A simple way to find out whether you have hard or soft water is by taking a closer look at your dishware. Do you notice any stains? If you do, then the likely cause is due to a combination of minerals and soap that form a film.

If you find prominent and several stains, then your tap water is definitely hard. If your dishware is spotless, you’re most likely using soft tap water.

2. Test your water

Another quick method would be to run a test in the comfort of your home. Water testing is the most reliable and accurate way to evaluate the hardness of your water.

All you need is a clean and clear empty cap bottle, liquid soap, and your own tap water. Fill one-third of the bottle with tap water, and add a few drops of the liquid soap.

Once you’re done, strongly shake the bottle several times. If you notice a lack of bubbles and the water appears milky, your tap water is hard.

In contrast, soft water would have an abundance of bubbles, and the water would be clear.

For best results, basic liquid soap is recommended. In just a few minutes, you will have your answer. This simple home water test is a great way to assess the hardness of your water.

3. Check your plumbing conditions

The condition of your water pipes and, eventually, your tap can be affected by the type of water that flows through it.

If you notice clogged pipes and weak water pressure, this is a good indication that you have hard water.

This is because the water builds up on minerals. However, if the flow of water is smooth, and you haven’t experienced any plumbing problems, then your tap water is probably soft.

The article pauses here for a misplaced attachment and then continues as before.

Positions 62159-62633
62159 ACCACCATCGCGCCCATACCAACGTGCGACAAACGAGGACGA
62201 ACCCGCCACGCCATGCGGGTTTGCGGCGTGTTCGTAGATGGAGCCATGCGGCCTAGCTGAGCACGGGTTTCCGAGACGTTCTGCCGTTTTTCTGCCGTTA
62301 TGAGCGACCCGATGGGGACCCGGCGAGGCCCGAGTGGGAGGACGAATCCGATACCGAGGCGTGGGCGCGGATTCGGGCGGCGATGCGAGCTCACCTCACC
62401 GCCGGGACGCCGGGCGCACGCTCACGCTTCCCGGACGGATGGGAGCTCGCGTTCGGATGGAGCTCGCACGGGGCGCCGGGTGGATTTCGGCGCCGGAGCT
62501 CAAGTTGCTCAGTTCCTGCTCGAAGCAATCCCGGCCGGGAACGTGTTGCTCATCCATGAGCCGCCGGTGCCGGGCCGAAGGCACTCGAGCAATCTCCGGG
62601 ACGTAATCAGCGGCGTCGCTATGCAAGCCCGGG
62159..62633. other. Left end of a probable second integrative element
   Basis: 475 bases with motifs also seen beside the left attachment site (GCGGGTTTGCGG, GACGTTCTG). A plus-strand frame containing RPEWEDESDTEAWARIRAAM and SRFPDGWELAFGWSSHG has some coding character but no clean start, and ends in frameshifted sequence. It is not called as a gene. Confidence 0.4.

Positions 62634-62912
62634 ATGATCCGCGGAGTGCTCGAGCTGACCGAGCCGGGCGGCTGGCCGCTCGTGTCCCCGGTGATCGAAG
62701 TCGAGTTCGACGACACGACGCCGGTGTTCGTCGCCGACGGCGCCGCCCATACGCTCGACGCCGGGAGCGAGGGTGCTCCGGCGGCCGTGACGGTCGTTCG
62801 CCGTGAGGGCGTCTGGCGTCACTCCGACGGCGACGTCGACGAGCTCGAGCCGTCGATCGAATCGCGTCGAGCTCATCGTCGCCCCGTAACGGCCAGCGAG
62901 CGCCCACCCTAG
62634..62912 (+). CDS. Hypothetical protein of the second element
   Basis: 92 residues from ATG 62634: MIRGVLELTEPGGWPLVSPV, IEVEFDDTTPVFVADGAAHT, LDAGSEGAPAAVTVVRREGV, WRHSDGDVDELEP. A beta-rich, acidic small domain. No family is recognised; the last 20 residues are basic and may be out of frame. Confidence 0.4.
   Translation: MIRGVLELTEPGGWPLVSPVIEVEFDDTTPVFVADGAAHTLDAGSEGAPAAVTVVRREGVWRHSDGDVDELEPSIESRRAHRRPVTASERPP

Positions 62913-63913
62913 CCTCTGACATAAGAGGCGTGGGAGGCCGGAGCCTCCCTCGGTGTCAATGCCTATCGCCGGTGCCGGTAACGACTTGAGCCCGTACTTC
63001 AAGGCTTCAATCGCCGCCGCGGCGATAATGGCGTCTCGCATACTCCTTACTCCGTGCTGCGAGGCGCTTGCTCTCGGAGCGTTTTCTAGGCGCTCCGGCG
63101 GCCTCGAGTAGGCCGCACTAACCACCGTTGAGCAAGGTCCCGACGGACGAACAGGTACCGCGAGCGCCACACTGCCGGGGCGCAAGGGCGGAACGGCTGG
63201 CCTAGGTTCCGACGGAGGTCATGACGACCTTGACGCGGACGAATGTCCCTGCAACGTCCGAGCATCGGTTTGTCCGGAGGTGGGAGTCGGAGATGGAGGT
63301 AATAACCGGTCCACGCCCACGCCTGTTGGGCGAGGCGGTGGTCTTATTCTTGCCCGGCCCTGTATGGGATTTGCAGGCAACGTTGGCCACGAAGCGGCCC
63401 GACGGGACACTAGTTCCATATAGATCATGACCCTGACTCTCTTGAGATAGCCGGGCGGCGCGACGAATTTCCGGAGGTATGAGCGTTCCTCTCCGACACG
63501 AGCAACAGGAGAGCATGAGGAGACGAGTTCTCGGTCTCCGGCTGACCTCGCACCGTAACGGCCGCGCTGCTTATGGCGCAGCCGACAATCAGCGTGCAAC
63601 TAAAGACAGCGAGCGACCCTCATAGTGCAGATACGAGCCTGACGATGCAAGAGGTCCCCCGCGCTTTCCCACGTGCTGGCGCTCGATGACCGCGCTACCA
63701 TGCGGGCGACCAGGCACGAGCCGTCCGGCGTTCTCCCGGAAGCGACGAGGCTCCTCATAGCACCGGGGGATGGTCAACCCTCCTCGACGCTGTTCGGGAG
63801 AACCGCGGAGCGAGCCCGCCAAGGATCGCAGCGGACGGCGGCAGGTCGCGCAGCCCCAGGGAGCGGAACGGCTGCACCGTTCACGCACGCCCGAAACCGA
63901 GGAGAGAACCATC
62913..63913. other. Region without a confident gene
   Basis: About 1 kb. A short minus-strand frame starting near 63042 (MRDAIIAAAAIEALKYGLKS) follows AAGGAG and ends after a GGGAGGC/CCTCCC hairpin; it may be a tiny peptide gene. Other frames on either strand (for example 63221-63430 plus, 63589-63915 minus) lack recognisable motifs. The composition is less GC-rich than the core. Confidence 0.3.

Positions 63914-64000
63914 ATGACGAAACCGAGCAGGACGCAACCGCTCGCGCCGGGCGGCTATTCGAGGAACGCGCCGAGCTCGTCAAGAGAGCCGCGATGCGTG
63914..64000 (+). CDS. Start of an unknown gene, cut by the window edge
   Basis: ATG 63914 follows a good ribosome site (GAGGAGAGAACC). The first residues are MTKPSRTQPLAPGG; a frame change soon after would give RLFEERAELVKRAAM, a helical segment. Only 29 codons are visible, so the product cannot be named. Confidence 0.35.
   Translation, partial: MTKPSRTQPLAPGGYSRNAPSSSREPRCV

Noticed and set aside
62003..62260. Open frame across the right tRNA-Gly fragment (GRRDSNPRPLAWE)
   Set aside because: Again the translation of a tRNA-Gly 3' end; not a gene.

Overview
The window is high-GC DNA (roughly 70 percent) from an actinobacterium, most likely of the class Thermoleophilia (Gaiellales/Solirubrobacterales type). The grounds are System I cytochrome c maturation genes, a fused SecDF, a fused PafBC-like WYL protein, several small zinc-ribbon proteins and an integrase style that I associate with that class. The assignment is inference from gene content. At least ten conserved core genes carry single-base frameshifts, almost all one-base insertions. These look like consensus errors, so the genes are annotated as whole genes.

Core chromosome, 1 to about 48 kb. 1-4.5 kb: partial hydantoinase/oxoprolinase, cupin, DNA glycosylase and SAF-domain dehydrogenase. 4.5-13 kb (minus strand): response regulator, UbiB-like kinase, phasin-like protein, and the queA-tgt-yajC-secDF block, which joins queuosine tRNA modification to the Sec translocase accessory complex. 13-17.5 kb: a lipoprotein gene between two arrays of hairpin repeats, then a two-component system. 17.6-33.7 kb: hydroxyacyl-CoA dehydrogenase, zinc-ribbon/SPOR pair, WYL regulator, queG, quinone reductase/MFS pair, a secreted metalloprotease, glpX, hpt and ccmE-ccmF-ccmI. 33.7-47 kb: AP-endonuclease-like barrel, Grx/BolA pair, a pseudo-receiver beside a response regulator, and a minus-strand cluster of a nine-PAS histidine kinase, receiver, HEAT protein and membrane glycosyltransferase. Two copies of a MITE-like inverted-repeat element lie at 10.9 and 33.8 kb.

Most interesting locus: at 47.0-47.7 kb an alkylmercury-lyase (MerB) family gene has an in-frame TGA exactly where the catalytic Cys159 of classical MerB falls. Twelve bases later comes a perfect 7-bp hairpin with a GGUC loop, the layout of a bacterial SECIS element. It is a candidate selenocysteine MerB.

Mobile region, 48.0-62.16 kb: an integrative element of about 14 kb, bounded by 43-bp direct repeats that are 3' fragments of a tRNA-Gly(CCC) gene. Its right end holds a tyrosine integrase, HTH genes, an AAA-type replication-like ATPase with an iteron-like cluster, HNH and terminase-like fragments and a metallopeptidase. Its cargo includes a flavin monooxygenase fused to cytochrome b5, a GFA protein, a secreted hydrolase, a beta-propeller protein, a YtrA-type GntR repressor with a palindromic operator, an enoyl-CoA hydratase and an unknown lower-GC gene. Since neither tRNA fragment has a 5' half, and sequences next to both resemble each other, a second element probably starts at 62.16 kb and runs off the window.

4. Call your local water provider

The simplest way to find out is to call your city water provider and inquire about your water concerns.

You can ask for their latest report on water quality, however, you’ll have to know how to read these reports.

You may not know the exact quality of your water, because after the water is filtered, it could be contaminated before it reaches you.

It will, however, give you a general idea of whether your water is hard or soft. Reports should be relatively easy to find via your local water providers website.

5. Advanced hardness testing method

To receive the most accurate results, you could purchase a high-quality hard water test kit, and follow its easy-to-use steps. This will include water strips, and a color chart explaining what the results mean.

Water test kits are very popular and effective. They include single-use strips that’ll change color based on the presence of specific contaminants.

You first fill a bottle or container with your tap water and then dip the strip in. Finally, compare the provided chart with the resulting color in your bottle or container. This will then provide you with your answer regarding the hardness level of your water.

All the above-mentioned tests can give you an idea of your tap water type, but performing an advanced test will give you definite results!

Follow the above-mentioned steps and get your answer within minutes!

How to Treat Hard Water

If you have hard water in your home, you may be wondering how to treat it. There are several options available to homeowners for treating hard water, including water softeners, reverse osmosis systems, and lime scale removers. Each of these methods has its own advantages and disadvantages, and the best option for you will depend on the severity of the hard water in your area, your budget, and your personal preferences.

Water softener